Why Making Financial Changes During the Shortest Month Is the Easiest Thing To Do All Year

Concept of the American dollar in 2021 on the calendar.
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There’s no doubt that making financial changes is hard for many Americans. Whether it’s setting aside money for an emergency fund, boosting retirement plan contributions or simply making a budget that works, it can be hard to get all of your financial affairs in order. If you find yourself struggling to make the financial changes you know you should make, consider breaking them up into bite-sized pieces. If you set small goals for your finances, you’re more likely to meet them and gain the confidence to do more. As the shortest month, February is a great time to begin making small changes to your finances. Here are some small suggestions for financial changes that you can begin in February and then continue throughout the year.

Helpful: How To Rebound From a Bad Financial Year: 2020 Edition

Increase Your Retirement Contributions by 1%

Increasing your retirement contributions is something that nearly all Americans can benefit from. According to the Transamerica Center for Retirement Studies, the average American household only has about $50,000 in retirement savings and that just won’t cut it for the long haul. 

Read: 17 Financial Planning Tips for Retirement

Of course, it can be hard to set aside money for retirement, both because it seems like a long way away for many workers and because there never seems to be enough money in the budget to accomplish that. One method that may help is to increase retirement savings in slow increments. In the month of February, take the time to notch up your retirement savings by just 1%. If you normally save $500 per month, this translates to a bump of just $5, to $505. You’ll likely hardly even notice this small adjustment. 

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Find Out: How Much Money Do You Need To Consider a Financial Advisor?

Once you’ve started doing this in February, do it again as soon as possible, either in the next month, the next quarter or at least the next year. Another 1% bump raises those monthly contributions from $505 to just $510.05, another barely noticeable increase of $5.05. Over time, if you keep bumping your contributions by just 1%, you’ll soon be in the 15% to 20% range without even noticing it.

Draft a February Budget

If you’re paid a monthly salary, February is in some sense the best month of your year. With the shorter number of days, you’re technically paid more per day of work. Additionally, with a shorter month, you likely have slightly lower expenses, meaning the same salary goes further. This makes February the easiest month for you to create a budget. With the same amount of income covering fewer expenses, you should have a slight cushion in your budget every February. Take this time to see exactly where all of your income goes, and try to reserve that slight cushion for your savings or debt reduction plan.

Budgeting 101: How To Create a Budget You Can Live With

Reduce Your Discretionary Spending by 5%

During the shortest month of February, you should theoretically be spending a bit less than in a longer month like January. This is the perfect time to attack your discretionary spending and reduce it by a small amount, say 5%. For example, if you spend $300 every month on things like shopping for clothes you don’t really need or dining out, reduce that in February by just $15. That means maybe one less item in your shopping cart, or one or two fewer desserts when you eat out. Then, divert that $15 into your emergency fund or long-term retirement savings. You might find that this small adjustment is so easy you can carry it forward — or even increase it — in future months.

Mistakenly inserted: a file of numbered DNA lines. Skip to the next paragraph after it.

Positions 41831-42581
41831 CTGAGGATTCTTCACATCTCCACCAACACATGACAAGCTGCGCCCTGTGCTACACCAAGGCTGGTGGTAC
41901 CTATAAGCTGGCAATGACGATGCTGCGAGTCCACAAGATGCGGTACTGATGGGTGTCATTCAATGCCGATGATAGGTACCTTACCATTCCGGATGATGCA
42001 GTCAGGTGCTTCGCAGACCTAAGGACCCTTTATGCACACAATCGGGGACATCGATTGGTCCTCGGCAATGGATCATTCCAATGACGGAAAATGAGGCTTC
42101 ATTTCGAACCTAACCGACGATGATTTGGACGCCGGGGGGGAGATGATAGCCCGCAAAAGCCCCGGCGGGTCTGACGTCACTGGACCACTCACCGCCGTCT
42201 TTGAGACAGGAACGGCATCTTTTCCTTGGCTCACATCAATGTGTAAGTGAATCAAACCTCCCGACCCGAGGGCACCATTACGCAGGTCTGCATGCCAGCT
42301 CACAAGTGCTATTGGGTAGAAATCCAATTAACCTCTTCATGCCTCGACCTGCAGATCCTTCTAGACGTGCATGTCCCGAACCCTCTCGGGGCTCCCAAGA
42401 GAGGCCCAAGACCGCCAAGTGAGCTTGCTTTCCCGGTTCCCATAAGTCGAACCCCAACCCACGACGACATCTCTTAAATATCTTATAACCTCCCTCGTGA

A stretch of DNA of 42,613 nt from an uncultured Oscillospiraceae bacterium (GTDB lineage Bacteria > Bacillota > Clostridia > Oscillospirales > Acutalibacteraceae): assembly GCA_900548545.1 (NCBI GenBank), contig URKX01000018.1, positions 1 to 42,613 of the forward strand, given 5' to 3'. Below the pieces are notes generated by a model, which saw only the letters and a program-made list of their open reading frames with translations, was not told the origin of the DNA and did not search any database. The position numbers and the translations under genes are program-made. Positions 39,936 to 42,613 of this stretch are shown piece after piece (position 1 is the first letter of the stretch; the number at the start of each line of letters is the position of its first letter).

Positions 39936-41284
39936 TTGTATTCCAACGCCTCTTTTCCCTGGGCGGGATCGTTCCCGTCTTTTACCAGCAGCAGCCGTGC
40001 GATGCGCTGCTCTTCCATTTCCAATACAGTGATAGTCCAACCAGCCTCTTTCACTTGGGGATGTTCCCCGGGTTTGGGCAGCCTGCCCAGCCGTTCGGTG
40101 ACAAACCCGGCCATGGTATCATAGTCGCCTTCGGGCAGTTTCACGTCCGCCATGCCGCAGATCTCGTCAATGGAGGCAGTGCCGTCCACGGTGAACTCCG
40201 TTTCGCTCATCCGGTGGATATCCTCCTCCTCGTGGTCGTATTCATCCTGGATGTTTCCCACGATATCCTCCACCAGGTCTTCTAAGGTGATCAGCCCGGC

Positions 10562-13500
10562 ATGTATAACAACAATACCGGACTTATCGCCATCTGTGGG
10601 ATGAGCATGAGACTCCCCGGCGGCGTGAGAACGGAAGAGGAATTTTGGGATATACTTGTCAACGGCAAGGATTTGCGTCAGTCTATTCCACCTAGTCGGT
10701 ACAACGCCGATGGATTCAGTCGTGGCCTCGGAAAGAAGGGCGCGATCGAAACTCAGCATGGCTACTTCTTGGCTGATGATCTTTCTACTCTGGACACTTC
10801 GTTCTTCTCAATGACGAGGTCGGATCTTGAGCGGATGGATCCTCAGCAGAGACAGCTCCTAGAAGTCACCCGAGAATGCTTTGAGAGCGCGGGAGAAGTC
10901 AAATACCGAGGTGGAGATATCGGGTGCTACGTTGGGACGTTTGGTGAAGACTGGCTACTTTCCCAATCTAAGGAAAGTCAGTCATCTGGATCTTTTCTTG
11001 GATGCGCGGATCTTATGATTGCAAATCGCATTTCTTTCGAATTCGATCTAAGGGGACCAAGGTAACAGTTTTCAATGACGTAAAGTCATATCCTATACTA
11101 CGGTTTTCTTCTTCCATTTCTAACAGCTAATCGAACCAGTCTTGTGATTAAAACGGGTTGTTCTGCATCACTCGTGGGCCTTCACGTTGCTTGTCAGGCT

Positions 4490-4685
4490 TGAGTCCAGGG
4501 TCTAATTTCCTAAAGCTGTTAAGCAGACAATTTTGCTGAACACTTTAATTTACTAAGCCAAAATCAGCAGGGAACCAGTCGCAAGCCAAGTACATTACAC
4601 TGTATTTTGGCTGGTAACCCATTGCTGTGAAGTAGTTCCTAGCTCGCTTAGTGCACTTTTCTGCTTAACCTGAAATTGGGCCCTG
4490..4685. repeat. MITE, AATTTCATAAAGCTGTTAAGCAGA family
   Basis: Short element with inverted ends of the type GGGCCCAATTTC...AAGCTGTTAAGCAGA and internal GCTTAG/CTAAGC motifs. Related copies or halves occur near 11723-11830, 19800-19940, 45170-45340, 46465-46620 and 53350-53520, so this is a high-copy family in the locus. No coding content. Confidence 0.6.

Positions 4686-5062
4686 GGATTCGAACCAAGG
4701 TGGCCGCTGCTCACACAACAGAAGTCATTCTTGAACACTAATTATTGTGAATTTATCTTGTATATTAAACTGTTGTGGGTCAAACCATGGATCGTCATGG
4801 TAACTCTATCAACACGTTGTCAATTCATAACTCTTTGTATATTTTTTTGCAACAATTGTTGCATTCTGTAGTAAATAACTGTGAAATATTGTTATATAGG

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Live Richer: 50 Ways To Live the Big Life on a Small Budget

Read for 15 Minutes Per Night

There’s a saying that “knowledge is power,” and when it comes to finance, it’s true. Sure, you might be able to occasionally get lucky in the stock market without really knowing what you’re doing, but over the long haul, financial planning is serious business. Although you can hire a financial advisor to help you, it’s in your own best interest to get as knowledgeable as you can about your money and how it works. Take the time in February to start reading about money and finance and make it a habit. You don’t have to study like you’re taking an exam, but pick up a book or an article for just 15 minutes per night starting in February. If you absolutely can’t stand it, February only has 28 days, and you can call it quits in a relatively short period of time. However, if you’re like many CEOs or former presidents — who aren’t known for having a lot of free time — you’ll be doing yourself a favor by getting in the habit of reading every day.

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Last updated: Feb. 5, 2021

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About the Author

After earning a B.A. in English with a Specialization in Business from UCLA, John Csiszar worked in the financial services industry as a registered representative for 18 years. Along the way, Csiszar earned both Certified Financial Planner and Registered Investment Adviser designations, in addition to being licensed as a life agent, while working for both a major Wall Street wirehouse and for his own investment advisory firm. During his time as an advisor, Csiszar managed over $100 million in client assets while providing individualized investment plans for hundreds of clients.
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